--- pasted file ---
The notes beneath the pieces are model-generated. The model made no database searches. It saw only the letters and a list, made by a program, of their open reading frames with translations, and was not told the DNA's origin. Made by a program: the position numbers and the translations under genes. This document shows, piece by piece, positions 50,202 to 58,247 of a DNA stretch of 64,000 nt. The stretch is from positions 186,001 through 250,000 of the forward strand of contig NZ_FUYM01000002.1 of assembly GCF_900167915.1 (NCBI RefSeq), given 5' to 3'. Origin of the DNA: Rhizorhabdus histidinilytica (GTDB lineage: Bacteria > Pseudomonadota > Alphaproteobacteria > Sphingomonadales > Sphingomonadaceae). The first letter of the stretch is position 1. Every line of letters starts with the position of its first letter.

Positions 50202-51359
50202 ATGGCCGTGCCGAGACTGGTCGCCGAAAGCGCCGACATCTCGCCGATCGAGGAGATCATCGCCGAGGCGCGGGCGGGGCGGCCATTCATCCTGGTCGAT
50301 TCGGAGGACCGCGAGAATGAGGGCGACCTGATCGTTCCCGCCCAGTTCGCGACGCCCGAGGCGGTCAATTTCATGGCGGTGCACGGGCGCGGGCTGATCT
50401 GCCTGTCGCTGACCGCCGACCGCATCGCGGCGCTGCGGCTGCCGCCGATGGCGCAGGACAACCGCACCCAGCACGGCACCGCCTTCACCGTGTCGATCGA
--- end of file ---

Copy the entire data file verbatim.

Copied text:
The notes beneath the pieces are model-generated. The model made no database searches. It saw only the letters and a list, made by a program, of their open reading frames with translations, and was not told the DNA's origin. Made by a program: the position numbers and the translations under genes. This document shows, piece by piece, positions 50,202 to 58,247 of a DNA stretch of 64,000 nt. The stretch is from positions 186,001 through 250,000 of the forward strand of contig NZ_FUYM01000002.1 of assembly GCF_900167915.1 (NCBI RefSeq), given 5' to 3'. Origin of the DNA: Rhizorhabdus histidinilytica (GTDB lineage: Bacteria > Pseudomonadota > Alphaproteobacteria > Sphingomonadales > Sphingomonadaceae). The first letter of the stretch is position 1. Every line of letters starts with the position of its first letter.

Positions 50202-51359
50202 ATGGCCGTGCCGAGACTGGTCGCCGAAAGCGCCGACATCTCGCCGATCGAGGAGATCATCGCCGAGGCGCGGGCGGGGCGGCCATTCATCCTGGTCGAT
50301 TCGGAGGACCGCGAGAATGAGGGCGACCTGATCGTTCCCGCCCAGTTCGCGACGCCCGAGGCGGTCAATTTCATGGCGGTGCACGGGCGCGGGCTGATCT
50401 GCCTGTCGCTGACCGCCGACCGCATCGCGGCGCTGCGGCTGCCGCCGATGGCGCAGGACAACCGCACCCAGCACGGCACCGCCTTCACCGTGTCGATCGA